|Publisher||Simon & Schuster UK|
|Date Published||27 July 2017|
The first question is a breeze and Tanya thinks the sick game is nearly over. But the second one she will never get right, and her punishment is to watch her best friend die.
Even Detective Robert Hunter of the Ultra-Violent Crime section of the LAPD homicide division is not ready for the brutality of Karen’s murder. Her face, mutilated by shards of glass, is virtually unrecognisable. There are signs in Karen’s home that point to a stalker. But there are inconsistencies. And with the discovery of a second victim three days later, Hunter knows he could be hunting a fledgling serial killer.
A murder where the criminal puts on a show via video-call for the victim’s loved one intrigued me. It puts the story squarely in the 21st century, and adds a psychological twist to the tale. Written in the third person, each chapter follows one of the major players, the victims and their unfortunate witness-partners, Hunter and his partner Detective Garcia. This regular perspective change drives the story forward. However, there are one or two chapters where the reader is taken back a few hours, and I felt these interrupted the flow, particularly as they repeated information, simply from a different viewpoint.
I felt the savagery and gore with each new murder was verging on gratuitous. Carter has a good enough story without loading on the shock factor. This book felt like yet another contender in the gore-fest competition. Perhaps I am a lone voice, but carnage does not shove me onto the edge of my seat any more than bloodshed makes me turn the page. They smack of the author’s insecurity in the strength of his plot.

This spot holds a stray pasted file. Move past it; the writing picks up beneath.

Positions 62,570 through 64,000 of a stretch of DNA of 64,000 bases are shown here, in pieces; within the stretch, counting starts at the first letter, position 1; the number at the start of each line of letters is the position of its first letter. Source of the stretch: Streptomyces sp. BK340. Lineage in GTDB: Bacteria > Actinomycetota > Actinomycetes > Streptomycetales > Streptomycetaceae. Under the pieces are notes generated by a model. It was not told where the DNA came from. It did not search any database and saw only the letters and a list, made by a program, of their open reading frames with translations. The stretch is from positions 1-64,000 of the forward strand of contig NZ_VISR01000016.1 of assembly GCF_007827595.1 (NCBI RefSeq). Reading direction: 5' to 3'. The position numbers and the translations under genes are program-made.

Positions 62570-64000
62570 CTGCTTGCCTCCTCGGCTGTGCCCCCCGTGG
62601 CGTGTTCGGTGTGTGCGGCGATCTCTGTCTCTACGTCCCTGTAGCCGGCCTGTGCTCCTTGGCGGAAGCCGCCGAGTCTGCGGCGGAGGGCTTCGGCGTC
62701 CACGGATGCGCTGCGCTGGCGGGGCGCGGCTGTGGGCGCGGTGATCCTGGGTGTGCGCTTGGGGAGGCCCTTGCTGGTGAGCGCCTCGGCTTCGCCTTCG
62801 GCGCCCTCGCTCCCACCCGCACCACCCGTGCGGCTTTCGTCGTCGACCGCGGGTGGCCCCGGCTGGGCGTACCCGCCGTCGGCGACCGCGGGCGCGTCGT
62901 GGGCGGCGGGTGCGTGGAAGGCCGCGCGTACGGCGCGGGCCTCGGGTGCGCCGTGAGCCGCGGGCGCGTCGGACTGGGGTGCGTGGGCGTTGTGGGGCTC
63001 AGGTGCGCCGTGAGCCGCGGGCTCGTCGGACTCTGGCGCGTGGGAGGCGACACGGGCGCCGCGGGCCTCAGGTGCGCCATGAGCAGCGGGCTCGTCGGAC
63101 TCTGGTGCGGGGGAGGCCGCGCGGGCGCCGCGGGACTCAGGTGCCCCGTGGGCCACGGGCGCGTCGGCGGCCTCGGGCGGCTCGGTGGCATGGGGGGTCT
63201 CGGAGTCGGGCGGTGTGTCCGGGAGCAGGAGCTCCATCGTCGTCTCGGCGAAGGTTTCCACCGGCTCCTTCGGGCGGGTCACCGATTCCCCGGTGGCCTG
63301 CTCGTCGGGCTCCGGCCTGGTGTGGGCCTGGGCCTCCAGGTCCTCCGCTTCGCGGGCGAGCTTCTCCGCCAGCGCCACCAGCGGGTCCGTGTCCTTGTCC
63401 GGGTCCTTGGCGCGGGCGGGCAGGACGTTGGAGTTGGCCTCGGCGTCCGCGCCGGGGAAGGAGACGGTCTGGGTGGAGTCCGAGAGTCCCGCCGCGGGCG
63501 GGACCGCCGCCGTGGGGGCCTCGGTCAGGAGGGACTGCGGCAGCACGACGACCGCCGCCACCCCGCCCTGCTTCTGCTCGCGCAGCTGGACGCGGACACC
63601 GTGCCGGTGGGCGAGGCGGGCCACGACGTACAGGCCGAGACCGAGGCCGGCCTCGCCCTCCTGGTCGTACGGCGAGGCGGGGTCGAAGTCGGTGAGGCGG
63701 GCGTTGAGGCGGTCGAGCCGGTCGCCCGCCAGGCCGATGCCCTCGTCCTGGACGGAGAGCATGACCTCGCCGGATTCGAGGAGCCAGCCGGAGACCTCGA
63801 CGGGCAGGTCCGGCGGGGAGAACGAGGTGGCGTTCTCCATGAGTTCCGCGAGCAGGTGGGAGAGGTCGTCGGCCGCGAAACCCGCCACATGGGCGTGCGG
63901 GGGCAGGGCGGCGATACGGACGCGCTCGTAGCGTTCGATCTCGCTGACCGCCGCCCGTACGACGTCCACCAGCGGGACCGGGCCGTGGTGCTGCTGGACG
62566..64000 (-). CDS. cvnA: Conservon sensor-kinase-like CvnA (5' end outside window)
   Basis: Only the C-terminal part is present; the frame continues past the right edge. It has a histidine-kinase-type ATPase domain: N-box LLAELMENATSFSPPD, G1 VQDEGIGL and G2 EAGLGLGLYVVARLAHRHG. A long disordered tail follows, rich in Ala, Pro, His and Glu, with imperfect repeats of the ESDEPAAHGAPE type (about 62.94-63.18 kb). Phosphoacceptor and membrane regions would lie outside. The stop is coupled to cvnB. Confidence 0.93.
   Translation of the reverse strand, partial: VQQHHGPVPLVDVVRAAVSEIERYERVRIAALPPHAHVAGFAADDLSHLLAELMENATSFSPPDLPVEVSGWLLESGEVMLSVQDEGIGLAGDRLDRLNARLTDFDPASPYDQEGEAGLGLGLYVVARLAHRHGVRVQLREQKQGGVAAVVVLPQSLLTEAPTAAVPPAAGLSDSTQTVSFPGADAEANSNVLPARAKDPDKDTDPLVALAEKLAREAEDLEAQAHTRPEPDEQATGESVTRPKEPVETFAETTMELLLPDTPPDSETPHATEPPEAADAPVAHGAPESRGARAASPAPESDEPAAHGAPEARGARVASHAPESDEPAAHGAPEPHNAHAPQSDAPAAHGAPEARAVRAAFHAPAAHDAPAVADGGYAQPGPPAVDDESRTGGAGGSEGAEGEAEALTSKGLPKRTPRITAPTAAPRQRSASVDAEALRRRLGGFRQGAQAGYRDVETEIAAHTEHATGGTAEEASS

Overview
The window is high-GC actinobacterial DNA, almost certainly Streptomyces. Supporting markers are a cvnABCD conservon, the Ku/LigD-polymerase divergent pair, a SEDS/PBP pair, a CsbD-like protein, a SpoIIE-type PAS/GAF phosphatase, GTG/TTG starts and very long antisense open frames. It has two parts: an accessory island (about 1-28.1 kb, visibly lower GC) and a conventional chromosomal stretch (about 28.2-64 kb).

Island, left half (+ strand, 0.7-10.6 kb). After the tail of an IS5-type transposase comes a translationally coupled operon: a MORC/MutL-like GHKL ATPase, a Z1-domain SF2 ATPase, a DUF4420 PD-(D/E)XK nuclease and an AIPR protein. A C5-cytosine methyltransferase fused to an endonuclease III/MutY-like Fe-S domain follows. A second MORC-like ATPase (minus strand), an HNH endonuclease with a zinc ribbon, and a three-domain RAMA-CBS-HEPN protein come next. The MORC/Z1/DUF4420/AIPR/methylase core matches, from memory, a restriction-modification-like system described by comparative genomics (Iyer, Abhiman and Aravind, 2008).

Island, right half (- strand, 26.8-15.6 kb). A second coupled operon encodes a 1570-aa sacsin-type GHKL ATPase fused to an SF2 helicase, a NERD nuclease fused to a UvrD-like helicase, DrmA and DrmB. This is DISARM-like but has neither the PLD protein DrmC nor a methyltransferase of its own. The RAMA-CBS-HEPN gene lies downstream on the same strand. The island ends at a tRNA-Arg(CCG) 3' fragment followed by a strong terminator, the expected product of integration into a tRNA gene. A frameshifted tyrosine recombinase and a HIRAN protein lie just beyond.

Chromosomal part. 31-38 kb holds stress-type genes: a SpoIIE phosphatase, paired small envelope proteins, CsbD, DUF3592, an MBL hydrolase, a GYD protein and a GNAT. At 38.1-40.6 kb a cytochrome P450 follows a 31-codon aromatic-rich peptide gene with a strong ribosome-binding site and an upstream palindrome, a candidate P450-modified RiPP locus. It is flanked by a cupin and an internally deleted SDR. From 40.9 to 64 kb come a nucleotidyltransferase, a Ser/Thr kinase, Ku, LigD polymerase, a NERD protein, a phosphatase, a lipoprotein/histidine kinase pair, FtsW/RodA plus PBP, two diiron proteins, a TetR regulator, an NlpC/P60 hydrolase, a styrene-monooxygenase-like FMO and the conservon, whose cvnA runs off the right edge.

Although the plot and its running-out-of-time feel accelerates the pace, the inclusion of unimaginative character description and unnecessary detail, which is presumably meant to draw the reader in, drags the pace down several gears. Moreover, this is done in the dreaded tell, not show, leaving the characters flat. That, along with a strong sense of the author’s voice lecturing the reader, particularly when Hunter is on stage, distanced me dramatically.
Sadly, these factors also had my internal warning-lights flashing from early on. As surely as rhubarb goes with crumble, an overload of tell, detail and description go with the corny pantomime-poop reveal at the end. The criminal, so pleased with himself, cannot help but spill his motives, means and inside-leg measurement. This is great for pantomime goers who happen to be five and inattentive, but as an adult?
Although it may sound finicky, I found the number of quotation marks wrapping themselves round words and phrases irritating. None of the ‘enclosed words’ or phrases were ‘beyond my understanding’ or ‘sense of irony’, so why make them ‘leap off the page?’
Enough ‘nit-picking.’ The style of writing is not my favourite, and the gore did little for me, but I enjoyed the story enough to keep reading. I found the inclusion of the dark side of social media particularly interesting and current. For readers who like multiple murders, and who don’t mind visions of slaughter, The Caller certainly packs a punch.
Reviewed 05 August 2017 by Kati Barr-Taylor
Kati Barr-Taylor lives in her ‘cosy pigsty’ in the Dordogne. She satisfies her literary cravings by translating, writing, editing and reading.